The design is quite cool as well, and Axel Hartmann has made a name for himself as a Synth designer, perhaps this company could evolve to be that.
        I doubt they will sell enough units to make all the R&D back. But if they can use that R&D for future endeavors, it could be all fine.

  2. Nicely done but not the most inspired update. A Roland 101 is battery powered. No keytar strap? No extra envelope or log for the mod wheel or any new synthesis functions?

  3. Sounds like the real deal. Looks fantastic. Small? Battery powered? Check.

    Second sequencer track is a great idea. Wonder if you can loop it back into the CV MOD IN to have a separate parameter automation sequence.

    One thing that should absolutely be ‘fixed’ as compared to the original: latch that transpose button! Holding it down is PITA. Bonus if the sequence can be remotely transposed via MIDI or CV when that button is latched.

    1. You can loop the second track CV out back into the CV mod input for additional automation, and there is a new latching transpose function (shown in another video).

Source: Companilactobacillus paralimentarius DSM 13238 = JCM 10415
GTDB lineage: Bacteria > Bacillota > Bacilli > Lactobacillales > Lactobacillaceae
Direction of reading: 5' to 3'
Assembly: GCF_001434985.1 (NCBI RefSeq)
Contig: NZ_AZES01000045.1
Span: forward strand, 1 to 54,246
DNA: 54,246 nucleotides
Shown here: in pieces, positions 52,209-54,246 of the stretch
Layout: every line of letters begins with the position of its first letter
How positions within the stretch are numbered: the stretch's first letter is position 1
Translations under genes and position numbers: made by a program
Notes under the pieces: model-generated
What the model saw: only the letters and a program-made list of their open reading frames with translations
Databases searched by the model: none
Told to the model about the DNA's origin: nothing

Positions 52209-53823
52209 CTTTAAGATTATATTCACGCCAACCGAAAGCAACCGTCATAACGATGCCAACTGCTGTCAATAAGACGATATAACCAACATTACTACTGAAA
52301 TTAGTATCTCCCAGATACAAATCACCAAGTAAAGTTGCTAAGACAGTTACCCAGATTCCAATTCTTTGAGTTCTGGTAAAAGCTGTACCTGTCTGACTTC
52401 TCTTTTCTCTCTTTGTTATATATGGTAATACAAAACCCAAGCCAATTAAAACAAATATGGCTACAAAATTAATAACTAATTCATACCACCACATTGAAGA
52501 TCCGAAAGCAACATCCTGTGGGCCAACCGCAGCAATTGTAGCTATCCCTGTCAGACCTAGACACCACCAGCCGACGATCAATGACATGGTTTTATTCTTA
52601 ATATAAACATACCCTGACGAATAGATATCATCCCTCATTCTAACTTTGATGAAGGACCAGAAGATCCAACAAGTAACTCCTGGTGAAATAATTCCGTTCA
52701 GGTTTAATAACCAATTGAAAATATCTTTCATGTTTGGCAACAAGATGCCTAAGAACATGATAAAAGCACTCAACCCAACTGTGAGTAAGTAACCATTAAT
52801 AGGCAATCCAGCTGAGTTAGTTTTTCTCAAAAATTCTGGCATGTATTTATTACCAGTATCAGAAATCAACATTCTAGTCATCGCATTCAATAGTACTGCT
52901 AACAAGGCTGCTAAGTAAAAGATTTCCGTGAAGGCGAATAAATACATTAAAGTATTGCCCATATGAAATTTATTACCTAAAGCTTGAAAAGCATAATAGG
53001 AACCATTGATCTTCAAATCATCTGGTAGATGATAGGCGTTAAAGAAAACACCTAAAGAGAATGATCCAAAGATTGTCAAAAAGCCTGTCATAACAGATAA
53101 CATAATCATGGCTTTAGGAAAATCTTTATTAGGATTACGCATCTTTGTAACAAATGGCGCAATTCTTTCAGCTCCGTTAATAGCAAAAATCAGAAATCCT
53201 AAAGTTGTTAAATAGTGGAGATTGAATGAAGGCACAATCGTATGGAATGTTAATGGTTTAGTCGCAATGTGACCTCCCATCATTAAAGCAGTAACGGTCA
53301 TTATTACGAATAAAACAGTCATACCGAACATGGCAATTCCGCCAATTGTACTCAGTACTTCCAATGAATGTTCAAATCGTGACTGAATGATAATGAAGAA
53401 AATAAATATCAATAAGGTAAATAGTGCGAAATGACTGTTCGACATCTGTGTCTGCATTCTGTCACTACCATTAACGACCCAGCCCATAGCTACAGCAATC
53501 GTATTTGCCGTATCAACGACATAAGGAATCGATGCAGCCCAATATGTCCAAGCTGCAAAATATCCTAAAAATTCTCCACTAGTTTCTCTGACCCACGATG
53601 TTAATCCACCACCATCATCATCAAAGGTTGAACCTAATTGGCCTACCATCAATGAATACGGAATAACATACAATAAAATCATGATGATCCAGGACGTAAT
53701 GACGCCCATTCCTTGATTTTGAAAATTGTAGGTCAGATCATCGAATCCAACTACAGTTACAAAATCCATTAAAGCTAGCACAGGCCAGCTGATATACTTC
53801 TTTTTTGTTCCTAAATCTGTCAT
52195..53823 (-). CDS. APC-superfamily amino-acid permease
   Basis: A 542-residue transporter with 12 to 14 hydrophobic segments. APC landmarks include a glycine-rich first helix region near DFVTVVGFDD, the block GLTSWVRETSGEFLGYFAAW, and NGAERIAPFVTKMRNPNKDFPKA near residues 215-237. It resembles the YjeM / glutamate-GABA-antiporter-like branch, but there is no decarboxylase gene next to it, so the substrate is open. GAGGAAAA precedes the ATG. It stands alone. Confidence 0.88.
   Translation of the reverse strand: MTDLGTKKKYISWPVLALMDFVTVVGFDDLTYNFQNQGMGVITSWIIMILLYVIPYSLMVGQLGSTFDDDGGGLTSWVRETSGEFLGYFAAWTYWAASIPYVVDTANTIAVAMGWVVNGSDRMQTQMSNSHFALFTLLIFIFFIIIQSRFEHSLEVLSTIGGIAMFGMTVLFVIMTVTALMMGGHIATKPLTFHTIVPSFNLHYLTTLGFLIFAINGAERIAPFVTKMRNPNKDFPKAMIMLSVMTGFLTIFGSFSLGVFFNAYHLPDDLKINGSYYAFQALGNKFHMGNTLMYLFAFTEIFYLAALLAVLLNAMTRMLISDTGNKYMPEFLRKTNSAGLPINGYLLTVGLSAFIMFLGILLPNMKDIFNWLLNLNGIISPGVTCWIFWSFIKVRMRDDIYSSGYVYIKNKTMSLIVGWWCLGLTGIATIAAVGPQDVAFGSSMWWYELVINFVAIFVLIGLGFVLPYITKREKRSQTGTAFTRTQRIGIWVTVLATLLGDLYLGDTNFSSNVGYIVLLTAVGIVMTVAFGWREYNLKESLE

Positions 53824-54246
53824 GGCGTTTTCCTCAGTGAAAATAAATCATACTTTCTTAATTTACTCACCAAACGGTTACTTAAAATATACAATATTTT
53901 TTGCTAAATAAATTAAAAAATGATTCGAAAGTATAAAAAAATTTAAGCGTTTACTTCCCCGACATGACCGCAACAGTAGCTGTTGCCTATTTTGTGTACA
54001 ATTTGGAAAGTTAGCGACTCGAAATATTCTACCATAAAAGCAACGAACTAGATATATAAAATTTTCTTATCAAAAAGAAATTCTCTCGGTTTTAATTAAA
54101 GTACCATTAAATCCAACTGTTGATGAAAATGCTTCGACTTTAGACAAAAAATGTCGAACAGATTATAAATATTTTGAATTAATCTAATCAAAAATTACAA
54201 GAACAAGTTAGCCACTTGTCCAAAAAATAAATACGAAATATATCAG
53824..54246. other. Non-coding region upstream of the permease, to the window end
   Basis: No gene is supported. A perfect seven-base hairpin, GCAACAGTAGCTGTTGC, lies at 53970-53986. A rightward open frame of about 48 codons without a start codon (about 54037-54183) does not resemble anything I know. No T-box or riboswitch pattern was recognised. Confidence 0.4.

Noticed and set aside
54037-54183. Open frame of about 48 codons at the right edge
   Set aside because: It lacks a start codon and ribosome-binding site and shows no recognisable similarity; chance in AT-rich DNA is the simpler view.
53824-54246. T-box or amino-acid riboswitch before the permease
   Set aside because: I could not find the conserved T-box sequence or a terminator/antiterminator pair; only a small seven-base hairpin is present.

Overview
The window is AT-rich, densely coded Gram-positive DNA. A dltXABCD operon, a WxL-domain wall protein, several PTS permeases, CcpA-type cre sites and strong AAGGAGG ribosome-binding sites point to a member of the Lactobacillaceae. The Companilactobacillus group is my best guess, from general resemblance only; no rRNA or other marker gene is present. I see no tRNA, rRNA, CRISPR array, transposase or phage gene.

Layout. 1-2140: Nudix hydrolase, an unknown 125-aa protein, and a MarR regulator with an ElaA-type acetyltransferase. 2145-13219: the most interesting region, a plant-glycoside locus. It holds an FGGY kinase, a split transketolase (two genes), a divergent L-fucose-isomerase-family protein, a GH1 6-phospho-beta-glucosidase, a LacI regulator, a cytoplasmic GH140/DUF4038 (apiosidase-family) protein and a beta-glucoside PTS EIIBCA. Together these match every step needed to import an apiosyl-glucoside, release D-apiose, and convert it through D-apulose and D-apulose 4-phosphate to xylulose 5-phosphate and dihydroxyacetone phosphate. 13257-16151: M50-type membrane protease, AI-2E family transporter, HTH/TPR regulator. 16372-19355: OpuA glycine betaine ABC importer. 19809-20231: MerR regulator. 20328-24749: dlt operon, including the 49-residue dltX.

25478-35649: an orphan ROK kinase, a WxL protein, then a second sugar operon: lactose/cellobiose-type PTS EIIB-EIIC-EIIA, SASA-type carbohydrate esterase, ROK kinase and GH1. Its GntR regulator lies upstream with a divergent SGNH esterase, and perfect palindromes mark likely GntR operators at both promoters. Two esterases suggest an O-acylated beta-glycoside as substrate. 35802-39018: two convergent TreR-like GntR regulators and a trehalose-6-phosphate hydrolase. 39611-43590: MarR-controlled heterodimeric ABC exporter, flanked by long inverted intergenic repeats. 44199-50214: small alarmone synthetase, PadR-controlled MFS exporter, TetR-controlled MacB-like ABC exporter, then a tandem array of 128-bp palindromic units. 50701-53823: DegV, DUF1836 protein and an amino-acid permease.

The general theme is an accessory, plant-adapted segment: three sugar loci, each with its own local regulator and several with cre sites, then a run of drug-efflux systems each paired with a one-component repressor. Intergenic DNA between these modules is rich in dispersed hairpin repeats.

4. Behringer: boo because they are big and they copy Roland.
    Superlative: cheers because he is a small company, has a good design, and pays tribute to Roland.

    1. Yes the hate against Behringer clones is quite unfair.
      Studio Electronics have “cloned” the Minimoog Model D twice, the second time with Roland (be it that they added more functionality than Behringer did, but still).

      MoogMusic today isn’t actually the same company that made the original Model D, so theirs is just as much a clone as anyone else..
      The company that made the original is no longer around. And there are no patents to it anymore. And Bob Moog is no longer alive (his idea was to modernize the concept, so he came up with the Voyager). I can’t find any information if the original Engineer is still alive, if he is, he is the only link any claims of Original maker.

      When it comes to Roland, they are still around.
      But the SH-101 has been cloned before, just not with the same looks.
      But Roland doesn’t own any patents related to it.
      They could perhaps make a claim based on the design, by saying it looks too much like the SH01A, Same with their Drum machines and the boutique versions of them.
      So in that regard, Behringer could run in to legal issues, that this would be safe from.
      But the idea of actually cloning the instrument in terms of sound architecture, isn’t at risk.